“She was actually quite skilled at explaining, I took particular note of that, how she was able to explain every single time, this is what her people believe, ‘our understanding, our knowledge, this is what we believe,’” she said, later adding that it was clearly communicated to everyone in the room that there was no intent to “impress” Nuu-chah-nulth’s beliefs upon the students or adults present.

Dyer said that the closest any of the students would have been to the burning sage was about a metre and that there was “barely” any smoke.

“At no point was there excessive smoke in the room,” she said. “I understand the fire code, we were actually quite concerned that any actual sort of smoke coming from the sage would set off the fire alarm, so we took great care to ensure that there was very, very little smoke coming out.”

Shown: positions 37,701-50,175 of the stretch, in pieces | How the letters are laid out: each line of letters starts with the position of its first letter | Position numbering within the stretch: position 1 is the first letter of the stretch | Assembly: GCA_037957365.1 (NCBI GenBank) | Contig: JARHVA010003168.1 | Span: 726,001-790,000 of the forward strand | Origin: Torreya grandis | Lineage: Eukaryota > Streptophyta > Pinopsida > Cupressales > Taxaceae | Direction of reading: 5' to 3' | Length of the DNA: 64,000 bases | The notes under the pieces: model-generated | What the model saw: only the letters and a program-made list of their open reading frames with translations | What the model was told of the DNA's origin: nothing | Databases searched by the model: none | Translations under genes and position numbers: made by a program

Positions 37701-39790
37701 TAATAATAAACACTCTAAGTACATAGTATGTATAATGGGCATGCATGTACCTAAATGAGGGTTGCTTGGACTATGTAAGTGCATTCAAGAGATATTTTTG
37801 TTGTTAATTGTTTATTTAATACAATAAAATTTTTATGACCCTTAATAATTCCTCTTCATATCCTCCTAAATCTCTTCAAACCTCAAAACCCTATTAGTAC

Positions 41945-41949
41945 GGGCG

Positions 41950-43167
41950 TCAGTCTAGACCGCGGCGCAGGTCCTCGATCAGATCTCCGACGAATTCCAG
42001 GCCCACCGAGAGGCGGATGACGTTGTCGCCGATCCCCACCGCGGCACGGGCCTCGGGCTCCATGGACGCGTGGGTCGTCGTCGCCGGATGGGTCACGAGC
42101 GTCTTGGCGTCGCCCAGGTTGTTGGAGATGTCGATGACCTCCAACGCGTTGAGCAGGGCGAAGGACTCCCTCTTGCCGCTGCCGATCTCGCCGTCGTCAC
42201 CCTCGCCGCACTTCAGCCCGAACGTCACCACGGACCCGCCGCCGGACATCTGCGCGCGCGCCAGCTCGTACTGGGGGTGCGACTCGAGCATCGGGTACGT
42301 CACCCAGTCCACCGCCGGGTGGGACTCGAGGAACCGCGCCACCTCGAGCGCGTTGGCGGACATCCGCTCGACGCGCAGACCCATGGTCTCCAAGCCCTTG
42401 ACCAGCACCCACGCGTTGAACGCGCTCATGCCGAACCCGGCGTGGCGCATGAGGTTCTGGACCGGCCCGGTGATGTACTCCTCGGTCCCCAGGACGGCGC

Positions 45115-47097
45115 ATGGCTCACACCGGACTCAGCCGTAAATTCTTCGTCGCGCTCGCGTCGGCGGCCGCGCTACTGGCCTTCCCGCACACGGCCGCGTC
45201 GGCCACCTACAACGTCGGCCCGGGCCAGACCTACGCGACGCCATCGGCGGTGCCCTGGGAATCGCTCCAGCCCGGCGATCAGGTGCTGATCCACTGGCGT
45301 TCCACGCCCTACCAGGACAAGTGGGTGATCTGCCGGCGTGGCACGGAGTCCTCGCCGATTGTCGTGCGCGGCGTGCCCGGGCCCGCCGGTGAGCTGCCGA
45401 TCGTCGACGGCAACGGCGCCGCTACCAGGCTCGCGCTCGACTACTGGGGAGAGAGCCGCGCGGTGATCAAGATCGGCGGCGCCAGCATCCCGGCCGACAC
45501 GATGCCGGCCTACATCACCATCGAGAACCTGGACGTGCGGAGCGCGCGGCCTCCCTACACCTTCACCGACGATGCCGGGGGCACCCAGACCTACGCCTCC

During the ceremony, Dyer said Servatius’s daughter didn’t express any concerns, either orally or physically.

“I remember she was sitting in the front row very happy to watch the entire demonstration, enthusiastically,” Dyer said.

Dyer said students were given the opportunity to leave the room during ceremony and that some did, but Servatius’s daughter wasn’t one of them.

“She did not request to leave the room, she was a very quiet student,” Dyer said. “She sat, observed, didn’t say a word. Didn’t say she was upset with me, didn’t communicate [using] body language that she was upset at any time.”

RELATED: ‘Our culture is not a religion,’ indigenous educator tells Nanaimo court in case of smudging at school

Dyer also said she never heard from Servatius’s daughter about the ceremony at all.